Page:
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Hard Times

September 7, 2014 | PB | From the series: Reality Check

Today begins a new Fall sermon series on the Book of James in the Bible. And this first message answers a universal question: how should I view hard times, trials, and what could they produce positively in my life? There’s actually a formula in James 1 to help us in the midst of trials.

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Sermon Notes

James 1:1-8


We’re beginning a series of messages from the Book of James.  It’s like a New Testament book of Proverbs, the Lowes of the New Testament, full of practical, real life situations.  Do you like real?  Guaranteed, everyone will get something to take home and use if you’ll apply it.


First, some background.

The author of the book is James…you already knew that. But did you know that of the four men named James mentioned in the Bible, this particular one is the half brother of Jesus?  And the leader of the home base church in Jerusalem.  So James, not always a believer, became a believer in his Brother and a leader in the early church.  You have some street cred if you grew up with Jesus and He was your half brother.


He writes to those “scattered abroad”, meaning believers who were dispersed throughout the Roman world because of the persecution that came beginning with Saul, or Paul as we commonly know him.  It’s full of commands. As a matter of fact, it’s a good Bible study to pick out the commands of James.  And if this is the Word of God, which it is, we realize something: that for our own good, God is telling us “do this.”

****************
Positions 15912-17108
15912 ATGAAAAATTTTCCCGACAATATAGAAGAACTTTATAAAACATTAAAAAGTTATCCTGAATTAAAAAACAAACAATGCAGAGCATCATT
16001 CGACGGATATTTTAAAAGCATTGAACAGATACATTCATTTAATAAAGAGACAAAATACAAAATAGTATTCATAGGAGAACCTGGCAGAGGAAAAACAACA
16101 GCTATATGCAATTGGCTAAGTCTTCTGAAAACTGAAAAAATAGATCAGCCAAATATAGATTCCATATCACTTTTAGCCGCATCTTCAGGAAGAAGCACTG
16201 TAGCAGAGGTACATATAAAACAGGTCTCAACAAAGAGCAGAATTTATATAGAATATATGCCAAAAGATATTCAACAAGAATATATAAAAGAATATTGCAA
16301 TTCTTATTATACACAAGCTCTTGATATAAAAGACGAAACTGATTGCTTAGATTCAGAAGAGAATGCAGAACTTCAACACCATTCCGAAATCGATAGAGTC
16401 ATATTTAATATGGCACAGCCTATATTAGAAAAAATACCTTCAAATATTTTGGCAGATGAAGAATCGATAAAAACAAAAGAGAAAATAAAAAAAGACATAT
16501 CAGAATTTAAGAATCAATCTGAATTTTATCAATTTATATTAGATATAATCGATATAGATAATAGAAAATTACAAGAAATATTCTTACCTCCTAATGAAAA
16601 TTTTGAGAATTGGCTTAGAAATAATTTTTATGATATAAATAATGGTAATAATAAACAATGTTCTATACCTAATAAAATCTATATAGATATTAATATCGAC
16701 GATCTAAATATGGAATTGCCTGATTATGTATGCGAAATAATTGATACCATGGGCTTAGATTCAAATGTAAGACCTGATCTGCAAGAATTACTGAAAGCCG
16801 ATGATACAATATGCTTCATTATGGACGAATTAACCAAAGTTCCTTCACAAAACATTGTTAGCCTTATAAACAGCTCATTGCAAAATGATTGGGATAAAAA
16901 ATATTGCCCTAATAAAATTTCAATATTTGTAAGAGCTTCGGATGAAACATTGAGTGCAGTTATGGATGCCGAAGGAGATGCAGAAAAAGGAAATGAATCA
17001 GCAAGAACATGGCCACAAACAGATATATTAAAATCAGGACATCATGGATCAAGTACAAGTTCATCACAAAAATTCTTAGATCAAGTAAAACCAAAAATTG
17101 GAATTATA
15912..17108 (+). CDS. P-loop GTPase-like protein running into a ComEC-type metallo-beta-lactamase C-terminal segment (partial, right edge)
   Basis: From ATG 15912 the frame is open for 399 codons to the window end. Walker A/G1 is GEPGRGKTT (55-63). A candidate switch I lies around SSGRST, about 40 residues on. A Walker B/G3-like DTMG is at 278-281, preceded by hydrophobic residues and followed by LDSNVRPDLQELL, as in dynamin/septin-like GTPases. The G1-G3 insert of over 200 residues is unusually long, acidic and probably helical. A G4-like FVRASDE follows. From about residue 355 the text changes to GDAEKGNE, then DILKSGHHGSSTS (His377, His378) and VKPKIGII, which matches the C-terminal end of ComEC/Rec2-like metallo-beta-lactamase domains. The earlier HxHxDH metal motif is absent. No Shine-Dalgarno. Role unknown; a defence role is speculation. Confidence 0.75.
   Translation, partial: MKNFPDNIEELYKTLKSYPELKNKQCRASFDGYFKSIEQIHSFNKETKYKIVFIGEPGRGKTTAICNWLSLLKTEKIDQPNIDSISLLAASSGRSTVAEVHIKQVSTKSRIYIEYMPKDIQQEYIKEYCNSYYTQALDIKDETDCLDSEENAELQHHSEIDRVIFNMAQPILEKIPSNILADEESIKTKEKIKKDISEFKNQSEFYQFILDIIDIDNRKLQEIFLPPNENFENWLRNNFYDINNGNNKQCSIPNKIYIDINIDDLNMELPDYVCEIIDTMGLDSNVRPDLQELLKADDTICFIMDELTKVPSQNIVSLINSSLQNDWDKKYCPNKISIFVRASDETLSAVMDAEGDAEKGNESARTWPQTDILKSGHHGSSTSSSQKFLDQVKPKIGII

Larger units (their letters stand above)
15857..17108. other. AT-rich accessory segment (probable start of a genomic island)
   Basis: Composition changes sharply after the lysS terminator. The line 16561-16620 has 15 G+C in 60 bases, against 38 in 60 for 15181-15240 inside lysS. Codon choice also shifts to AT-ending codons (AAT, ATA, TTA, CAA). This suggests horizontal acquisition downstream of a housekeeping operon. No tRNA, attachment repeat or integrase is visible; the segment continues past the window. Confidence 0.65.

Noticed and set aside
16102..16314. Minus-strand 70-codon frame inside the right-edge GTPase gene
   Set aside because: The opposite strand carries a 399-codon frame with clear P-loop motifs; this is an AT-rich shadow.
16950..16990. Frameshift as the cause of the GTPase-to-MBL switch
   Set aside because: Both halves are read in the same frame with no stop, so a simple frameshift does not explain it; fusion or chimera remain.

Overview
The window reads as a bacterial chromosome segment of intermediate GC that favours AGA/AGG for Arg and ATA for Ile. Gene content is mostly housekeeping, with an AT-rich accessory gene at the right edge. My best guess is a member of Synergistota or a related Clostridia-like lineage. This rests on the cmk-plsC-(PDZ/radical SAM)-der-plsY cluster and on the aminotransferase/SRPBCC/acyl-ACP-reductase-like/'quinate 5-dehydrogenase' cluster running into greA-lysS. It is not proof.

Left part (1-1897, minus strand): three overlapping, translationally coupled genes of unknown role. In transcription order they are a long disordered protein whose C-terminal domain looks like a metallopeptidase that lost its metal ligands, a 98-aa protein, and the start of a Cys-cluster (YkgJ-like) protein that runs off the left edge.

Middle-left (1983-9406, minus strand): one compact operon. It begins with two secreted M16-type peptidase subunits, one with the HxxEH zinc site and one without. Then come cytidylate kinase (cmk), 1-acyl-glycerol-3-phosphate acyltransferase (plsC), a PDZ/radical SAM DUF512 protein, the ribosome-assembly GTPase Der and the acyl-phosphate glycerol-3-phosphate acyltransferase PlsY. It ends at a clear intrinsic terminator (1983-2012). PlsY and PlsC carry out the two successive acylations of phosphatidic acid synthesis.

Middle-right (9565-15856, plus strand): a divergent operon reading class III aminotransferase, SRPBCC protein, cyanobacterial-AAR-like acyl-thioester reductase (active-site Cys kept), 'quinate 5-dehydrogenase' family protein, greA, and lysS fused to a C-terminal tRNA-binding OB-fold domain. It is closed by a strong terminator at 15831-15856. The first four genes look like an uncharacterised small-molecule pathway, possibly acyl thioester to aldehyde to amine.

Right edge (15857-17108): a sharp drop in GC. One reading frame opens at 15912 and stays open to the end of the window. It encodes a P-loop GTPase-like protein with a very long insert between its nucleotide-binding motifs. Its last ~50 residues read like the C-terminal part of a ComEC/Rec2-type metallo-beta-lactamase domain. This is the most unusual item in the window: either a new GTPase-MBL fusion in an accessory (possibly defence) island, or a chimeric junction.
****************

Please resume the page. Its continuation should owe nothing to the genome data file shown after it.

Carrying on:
Interestingly, because it’s so practical and because it talks about faith without works being dead, Martin Luther had a hard time with this book.  He called it a “right straw-y book”.  Mostly because Luther’s life message was that we are saved by faith alone.  Both were right, of course, and we’ll explore the faith without works thing in weeks to come.


So let’s read the first 8 verses of the book…

James 1:1-8

James, a bondservant of God and of the Lord Jesus Christ, To the twelve tribes which are scattered abroad: Greetings. My brethren, count it all joy when you fall into various trials, knowing that the testing of your faith produces patience. But let patience have its perfect work, that you may be perfect and complete, lacking nothing. If any of you lacks wisdom, let him ask of God, who gives to all liberally and without reproach, and it will be given to him. But let him ask in faith, with no doubting, for he who doubts is like a wave of the sea driven and tossed by the wind. For let not that man suppose that he will receive anything from the Lord; he is a double-minded man, unstable in all his ways.


Here’s a right up front observation:

This is ridiculous for people who don’t have a faith relationship with God.


Count it all joy, or sheer joy, complete joy, when you fall into various trials.  What??

Ho boy, this is great! As you’re dealing with an illness, divorce, a job loss, or depression, or worse.  Why would he say such a thing?  Isn’t that a bucket of ice water on those struggling with something really hard?


Trials + Endurance = Trust